In this article, Lockdown in Britain through the lens, I wrote about the online exhibition, Hold still from the National Portrait Gallery. Hold Still presents a collection of 100 photographs recording people’s experiences of the 2020 Lockdown in Britain. Entries were submitted and a panel of 5 judges were responsible for selecting 100 pictures out of approximately 30,000 for the online exhibition.
Each person within the panel brought their contribution to the palette with their different backgrounds and interests in photography along with its messages conveyed.
- Lemn Sissay (Writer & Poet)
An author, poet, writer and chancellor of the University of Manchester, it seems Lemn’s intellectual contribution was well-placed in selecting the pictures that needed to capture some of the impacts of the lockdown. I haven’t read any of his works but after researching him briefly, it seems Lemn endured a challenging childhood of going through foster homes after his biological mother was sadly separated from him.
Lemn’s pursuit to find his biological mother may have stirred his interest in writing poetry from the age of 17. In 2005, he wrote Something Dark (a drama which dealt with the search for his family) which was broadcasted on radio. Following his first poems from the age of 17, Lemn published a number of writings, poetry and broadcasted on radio himself, plus he managed to successfully find his biological mother at the age of 21.
With these milestones in life along with the ability to use words as therapy, or at least provide reflections on eventful circumstances, it’s no wonder the panel had him as a judge for the photographs. I would imagine he would use insightful rationale for selecting the pictures and provide eloquent commentary on the significance of each image.
You can read more about Lemn Sissay and his works here.
2. Ruth May (Chief Nursing Officer)
With a longterm career in the nursing profession, Ruth was appointed as Nursing Officer for England in January 2019, (one year and 3 months before the Pandemic).
As nurses are underappreciated (in my opinion), now more than ever, we need to honour, praise and respect them along with all medical staff.
Having Ruth on the panel ensured tribute was paid to nurses and medical staff, caught on camera, celebrating their achievements and praising their dedication.
There are a number of striking snapshots selected for this online exhibition, honouring those who save lives and wiling to put themselves at risk.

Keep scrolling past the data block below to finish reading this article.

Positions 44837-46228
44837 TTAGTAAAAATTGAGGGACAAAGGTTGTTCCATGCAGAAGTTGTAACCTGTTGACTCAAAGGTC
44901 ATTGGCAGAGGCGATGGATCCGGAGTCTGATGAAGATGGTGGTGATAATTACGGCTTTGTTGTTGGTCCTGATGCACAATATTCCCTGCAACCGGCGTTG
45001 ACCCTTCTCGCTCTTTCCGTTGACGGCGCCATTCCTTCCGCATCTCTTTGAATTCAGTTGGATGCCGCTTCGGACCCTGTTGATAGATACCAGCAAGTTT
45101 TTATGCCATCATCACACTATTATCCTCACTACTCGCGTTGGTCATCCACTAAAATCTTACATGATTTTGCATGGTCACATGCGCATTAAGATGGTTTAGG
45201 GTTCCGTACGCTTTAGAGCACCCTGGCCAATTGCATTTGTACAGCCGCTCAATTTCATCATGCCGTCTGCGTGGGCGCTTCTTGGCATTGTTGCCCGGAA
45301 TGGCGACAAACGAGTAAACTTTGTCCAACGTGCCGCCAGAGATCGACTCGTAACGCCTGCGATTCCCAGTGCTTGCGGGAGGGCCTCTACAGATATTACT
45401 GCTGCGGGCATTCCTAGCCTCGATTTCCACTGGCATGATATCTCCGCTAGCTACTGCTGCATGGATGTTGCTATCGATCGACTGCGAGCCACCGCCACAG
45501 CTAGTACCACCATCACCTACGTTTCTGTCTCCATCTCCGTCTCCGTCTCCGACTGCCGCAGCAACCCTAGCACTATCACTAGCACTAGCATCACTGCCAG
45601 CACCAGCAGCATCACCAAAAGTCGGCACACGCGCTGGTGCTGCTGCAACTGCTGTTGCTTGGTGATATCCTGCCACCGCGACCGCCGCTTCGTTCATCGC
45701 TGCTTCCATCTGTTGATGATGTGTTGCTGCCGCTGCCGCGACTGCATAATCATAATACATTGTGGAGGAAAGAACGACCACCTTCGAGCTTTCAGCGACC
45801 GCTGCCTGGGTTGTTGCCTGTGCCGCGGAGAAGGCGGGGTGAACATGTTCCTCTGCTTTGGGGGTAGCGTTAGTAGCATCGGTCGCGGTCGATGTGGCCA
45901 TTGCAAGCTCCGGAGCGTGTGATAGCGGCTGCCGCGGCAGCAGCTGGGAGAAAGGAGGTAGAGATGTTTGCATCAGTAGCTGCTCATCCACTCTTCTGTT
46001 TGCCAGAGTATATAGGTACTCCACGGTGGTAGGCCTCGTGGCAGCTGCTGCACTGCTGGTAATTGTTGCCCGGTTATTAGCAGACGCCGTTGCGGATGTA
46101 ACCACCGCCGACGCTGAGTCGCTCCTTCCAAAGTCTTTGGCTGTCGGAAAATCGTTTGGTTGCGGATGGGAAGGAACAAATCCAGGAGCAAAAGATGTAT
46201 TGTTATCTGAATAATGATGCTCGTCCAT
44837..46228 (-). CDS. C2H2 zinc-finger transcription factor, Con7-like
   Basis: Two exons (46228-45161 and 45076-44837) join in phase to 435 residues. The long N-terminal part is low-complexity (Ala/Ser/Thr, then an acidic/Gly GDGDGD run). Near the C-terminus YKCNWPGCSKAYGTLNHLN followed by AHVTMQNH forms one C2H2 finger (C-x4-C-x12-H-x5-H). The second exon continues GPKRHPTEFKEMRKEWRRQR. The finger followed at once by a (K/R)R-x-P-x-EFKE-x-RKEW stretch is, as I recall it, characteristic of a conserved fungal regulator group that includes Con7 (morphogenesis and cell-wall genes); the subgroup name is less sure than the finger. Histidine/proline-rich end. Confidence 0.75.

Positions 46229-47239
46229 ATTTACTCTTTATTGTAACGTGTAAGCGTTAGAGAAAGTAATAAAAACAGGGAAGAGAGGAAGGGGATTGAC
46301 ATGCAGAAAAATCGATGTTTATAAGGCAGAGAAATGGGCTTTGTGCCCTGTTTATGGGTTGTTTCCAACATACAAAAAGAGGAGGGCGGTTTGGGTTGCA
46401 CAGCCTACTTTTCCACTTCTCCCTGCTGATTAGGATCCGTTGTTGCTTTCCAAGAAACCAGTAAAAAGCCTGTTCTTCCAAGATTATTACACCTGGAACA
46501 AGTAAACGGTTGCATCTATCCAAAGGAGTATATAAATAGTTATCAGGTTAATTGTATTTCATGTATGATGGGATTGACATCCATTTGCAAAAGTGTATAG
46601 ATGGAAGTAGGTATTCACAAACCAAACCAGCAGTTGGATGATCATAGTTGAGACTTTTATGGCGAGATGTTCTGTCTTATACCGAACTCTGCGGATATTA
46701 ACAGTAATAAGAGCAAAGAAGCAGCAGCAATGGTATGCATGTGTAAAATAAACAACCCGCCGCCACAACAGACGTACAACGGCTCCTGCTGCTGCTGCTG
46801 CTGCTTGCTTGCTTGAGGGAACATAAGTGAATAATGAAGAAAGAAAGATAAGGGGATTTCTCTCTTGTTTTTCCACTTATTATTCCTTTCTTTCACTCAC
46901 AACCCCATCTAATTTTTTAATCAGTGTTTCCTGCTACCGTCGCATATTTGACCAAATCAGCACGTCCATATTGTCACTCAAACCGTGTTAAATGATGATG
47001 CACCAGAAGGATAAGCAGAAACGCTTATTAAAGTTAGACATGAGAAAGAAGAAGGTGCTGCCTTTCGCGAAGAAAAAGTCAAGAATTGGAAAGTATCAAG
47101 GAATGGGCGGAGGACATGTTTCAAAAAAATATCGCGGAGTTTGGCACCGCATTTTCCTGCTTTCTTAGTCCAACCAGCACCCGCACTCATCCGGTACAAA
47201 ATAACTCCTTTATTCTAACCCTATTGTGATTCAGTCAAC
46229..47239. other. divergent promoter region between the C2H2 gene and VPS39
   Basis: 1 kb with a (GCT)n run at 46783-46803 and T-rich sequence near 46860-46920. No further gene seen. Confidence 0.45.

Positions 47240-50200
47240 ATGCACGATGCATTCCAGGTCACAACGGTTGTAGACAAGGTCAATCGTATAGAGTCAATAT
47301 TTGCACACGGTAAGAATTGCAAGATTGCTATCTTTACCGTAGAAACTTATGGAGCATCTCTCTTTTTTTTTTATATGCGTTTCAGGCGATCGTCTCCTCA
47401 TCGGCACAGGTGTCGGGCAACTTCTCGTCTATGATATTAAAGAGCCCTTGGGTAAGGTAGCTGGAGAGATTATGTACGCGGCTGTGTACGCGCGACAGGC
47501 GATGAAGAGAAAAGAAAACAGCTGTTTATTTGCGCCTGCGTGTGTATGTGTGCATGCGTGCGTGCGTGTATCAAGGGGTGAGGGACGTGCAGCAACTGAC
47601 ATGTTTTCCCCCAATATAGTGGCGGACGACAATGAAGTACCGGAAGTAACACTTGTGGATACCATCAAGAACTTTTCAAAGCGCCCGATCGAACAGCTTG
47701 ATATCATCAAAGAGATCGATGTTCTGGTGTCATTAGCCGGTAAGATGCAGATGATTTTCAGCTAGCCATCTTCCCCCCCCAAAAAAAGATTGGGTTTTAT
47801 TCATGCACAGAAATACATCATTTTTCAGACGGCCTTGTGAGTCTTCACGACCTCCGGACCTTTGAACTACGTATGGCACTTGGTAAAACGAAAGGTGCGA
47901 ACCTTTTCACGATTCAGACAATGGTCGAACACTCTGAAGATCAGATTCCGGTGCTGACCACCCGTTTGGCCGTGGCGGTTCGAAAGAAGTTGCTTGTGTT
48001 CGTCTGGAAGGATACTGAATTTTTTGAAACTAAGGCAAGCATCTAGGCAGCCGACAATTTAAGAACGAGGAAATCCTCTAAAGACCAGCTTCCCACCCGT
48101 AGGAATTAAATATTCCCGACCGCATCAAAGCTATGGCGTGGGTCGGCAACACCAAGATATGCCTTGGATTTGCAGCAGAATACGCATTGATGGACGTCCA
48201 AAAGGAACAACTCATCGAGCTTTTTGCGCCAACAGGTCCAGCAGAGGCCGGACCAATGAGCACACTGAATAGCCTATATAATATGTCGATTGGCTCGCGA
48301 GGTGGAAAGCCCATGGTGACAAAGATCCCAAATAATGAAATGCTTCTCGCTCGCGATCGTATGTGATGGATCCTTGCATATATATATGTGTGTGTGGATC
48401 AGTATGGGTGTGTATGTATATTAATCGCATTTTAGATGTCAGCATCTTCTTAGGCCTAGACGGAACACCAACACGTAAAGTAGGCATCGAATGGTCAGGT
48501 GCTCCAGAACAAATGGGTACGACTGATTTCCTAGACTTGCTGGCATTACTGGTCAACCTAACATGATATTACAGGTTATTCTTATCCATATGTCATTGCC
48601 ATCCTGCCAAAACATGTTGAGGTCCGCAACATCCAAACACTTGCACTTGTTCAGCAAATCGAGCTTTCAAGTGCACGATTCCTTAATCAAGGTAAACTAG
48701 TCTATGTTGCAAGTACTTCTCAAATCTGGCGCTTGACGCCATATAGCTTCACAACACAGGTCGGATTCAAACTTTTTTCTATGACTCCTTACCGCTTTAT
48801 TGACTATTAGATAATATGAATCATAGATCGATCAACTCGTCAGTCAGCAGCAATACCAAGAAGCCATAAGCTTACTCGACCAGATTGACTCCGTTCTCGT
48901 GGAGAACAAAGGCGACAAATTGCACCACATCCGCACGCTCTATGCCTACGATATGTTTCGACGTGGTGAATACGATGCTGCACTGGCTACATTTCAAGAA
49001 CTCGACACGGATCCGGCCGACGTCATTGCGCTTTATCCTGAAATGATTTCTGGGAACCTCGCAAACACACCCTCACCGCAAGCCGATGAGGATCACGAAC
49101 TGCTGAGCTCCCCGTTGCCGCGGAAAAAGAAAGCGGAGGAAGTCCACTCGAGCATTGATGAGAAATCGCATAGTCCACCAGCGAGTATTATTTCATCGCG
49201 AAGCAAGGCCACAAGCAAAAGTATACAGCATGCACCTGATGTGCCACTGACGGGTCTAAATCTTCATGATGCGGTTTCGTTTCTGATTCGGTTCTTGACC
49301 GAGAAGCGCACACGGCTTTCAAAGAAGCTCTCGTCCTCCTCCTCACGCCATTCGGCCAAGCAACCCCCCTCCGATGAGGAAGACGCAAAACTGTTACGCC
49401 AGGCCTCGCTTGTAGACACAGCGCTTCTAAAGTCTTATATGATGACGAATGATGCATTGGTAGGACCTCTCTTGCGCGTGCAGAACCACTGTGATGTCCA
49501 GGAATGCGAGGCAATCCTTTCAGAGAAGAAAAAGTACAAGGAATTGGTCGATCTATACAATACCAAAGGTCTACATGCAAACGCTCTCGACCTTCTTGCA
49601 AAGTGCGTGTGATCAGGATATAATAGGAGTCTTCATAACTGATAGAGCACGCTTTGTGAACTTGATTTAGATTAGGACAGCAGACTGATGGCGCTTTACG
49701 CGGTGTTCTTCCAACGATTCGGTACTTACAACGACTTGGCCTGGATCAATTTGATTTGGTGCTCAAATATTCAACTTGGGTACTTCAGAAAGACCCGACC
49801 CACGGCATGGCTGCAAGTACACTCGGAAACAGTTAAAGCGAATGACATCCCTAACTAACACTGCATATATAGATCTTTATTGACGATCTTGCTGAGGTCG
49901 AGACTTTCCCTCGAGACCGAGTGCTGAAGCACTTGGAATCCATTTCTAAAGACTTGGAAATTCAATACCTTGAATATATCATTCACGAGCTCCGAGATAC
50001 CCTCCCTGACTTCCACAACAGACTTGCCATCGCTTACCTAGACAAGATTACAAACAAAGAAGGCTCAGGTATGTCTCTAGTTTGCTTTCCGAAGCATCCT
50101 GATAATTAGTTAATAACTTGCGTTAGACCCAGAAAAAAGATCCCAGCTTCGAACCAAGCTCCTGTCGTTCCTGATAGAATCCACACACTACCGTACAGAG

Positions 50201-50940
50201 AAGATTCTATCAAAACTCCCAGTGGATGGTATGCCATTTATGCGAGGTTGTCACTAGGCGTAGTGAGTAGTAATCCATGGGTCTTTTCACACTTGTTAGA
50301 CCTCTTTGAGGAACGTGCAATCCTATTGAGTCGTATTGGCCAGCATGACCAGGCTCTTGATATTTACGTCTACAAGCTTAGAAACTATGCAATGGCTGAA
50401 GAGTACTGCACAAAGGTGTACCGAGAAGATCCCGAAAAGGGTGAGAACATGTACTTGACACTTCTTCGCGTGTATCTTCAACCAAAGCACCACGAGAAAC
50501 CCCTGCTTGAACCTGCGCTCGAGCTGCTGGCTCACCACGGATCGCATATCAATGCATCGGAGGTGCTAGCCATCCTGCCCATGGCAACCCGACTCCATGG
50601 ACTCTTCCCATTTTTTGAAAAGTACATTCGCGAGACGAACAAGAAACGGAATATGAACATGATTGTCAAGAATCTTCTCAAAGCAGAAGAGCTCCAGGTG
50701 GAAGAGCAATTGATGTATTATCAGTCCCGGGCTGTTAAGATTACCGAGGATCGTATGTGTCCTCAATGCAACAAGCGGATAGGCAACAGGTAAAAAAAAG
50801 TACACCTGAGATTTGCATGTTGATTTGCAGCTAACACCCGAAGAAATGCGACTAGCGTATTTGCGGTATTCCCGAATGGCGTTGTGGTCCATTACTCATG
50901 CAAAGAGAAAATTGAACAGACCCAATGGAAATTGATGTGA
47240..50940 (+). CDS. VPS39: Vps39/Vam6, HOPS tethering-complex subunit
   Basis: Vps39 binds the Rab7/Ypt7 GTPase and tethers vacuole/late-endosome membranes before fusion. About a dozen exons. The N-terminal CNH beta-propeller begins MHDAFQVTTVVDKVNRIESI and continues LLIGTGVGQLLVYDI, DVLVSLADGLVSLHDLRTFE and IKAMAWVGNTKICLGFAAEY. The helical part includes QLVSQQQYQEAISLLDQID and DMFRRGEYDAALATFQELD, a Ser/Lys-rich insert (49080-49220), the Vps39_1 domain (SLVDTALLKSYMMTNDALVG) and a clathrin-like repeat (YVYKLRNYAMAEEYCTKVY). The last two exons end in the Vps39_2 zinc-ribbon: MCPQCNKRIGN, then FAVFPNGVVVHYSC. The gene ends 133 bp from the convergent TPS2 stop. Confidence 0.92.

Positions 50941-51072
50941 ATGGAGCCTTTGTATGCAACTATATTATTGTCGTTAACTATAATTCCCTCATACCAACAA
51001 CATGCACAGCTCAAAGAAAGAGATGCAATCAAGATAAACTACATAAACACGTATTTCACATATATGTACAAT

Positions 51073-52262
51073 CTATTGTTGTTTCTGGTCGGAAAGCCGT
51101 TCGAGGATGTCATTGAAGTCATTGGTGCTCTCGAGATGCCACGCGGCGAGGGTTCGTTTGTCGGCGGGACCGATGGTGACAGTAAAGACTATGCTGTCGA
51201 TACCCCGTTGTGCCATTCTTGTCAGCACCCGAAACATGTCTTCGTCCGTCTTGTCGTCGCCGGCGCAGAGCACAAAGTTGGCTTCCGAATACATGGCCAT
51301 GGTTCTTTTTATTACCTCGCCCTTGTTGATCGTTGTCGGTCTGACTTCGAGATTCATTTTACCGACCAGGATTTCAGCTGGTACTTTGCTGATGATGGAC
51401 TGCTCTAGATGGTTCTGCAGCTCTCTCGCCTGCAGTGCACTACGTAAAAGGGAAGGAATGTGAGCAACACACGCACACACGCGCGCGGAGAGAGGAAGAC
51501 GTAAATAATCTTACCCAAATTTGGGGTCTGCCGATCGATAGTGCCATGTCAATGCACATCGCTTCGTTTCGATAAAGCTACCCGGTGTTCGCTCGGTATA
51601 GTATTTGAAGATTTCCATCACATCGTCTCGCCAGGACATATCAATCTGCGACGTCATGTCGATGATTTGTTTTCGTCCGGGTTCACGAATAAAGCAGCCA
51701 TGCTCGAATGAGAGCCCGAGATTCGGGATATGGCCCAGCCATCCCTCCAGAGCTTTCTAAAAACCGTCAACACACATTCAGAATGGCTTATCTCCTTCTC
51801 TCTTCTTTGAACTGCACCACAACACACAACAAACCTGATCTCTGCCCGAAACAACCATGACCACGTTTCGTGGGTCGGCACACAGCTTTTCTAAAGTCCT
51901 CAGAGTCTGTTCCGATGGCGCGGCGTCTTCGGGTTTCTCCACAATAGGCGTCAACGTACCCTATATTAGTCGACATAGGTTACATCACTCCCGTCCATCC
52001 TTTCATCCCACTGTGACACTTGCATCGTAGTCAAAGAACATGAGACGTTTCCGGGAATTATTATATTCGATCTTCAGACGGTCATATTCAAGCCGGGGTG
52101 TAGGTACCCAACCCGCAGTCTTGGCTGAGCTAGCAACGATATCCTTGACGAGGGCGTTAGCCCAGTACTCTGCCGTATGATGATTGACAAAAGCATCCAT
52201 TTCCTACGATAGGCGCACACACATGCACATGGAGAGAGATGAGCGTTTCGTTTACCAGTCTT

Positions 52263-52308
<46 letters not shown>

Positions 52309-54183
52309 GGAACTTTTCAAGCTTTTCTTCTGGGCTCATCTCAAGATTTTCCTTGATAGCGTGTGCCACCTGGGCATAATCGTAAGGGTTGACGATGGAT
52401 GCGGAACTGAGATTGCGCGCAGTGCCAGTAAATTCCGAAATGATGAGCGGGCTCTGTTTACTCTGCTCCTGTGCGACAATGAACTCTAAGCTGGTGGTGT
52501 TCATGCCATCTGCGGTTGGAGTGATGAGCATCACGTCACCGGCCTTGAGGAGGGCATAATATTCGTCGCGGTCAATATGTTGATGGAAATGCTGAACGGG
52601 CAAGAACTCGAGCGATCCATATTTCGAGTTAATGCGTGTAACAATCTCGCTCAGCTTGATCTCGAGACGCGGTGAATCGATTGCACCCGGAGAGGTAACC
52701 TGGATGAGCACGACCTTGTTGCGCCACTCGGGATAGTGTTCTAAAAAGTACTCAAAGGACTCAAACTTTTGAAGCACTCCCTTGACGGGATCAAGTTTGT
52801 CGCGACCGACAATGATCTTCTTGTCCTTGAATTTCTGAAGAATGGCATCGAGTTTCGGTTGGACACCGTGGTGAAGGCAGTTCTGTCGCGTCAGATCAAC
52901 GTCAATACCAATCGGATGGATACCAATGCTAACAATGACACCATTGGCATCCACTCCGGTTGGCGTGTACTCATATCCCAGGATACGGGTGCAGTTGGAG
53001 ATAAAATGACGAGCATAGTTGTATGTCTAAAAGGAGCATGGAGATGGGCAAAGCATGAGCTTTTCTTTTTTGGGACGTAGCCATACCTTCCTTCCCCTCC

Some images have depicted the challenges of the medical profession whilst others have expressed humour, keeping it light-hearted and lifting up our spirits.
I say it again and again, but I can’t say it enough – thank you to the NHS for saving lives and being out there everyday with patients, helping those who are vulnerable and ill! 🙏 👏
3. Kate Middleton (HRH, The Duchess of Cambridge)
A subject of many photographs herself, her image is captured gracefully within the public eye. Need I say more about a lady who has gripped our attention with her elegance and impeccable style on camera?
During the lockdown, the Duchess had spoken to a number of medical staff, schools and children online to listen to their concerns. Apparently her interests in photography stems from taking pictures of her own children. However, Kate as a Degree holder of History of Art, serves as a supporter and patron to the National Portrait Gallery. She clearly has a keen eye for art and photography. It was Kate Middleton who I recognised as the first person to enthusiastically engage the public to submit their entries for the Hold Still photo exhibition.
4. Maryam Wahid (Photographer/Artist)
Flowers of lilac colours and pale pink blossom trees are the very essence of this inviting portrait of Maryam. Here she stands striking a pose in a picture that classically defines the sheer softness of spring.
I didn’t find much online on Maryam other than her Instagram. (You should note that shamefully for me, I don’t use an Instagram account).
However her own website clearly displays her talent in photography. She has a number of evocative and nostalgic images of herself and other women draped in traditional clothes (yet balanced with a sense of modernity and contemporary fashionable colours that compliment the surroundings).
In her website, A Woman’s Journey, her work takes us into the world of each woman being photographed. Each photo represents a woman with a platform of her own, conveying her own voice in the world.
Here she beautifully captures these ladies with poise.
Maryam has a Degree in photography and a plethora of awards including the British Journal of Photography’s 2018 Portrait of Britain award. Her collection of photographs are mesmerising and should not be missed. It’s no wonder she was in the panel for Hold Still.
5. Nicholas Cullinan (Director of the National Portrait Gallery)
Finally as a director of the National Portrait Gallery, I find it fascinating that Nicholas worked as a Visitor Services Assistant within the very same gallery while he was a student. It’s always lovely to see galleries reaching out to all classes and cultures so everyone is able to aesthetically and emotionally appreciate the value of the photographs as art. I’m sure the director has been brilliant in getting public engagement.
If you want to know more about how the exhibition was organised or how the 100 pictures were selected by this dynamic panel of judges, be sure to check this link.
Thank you for reading. 🙂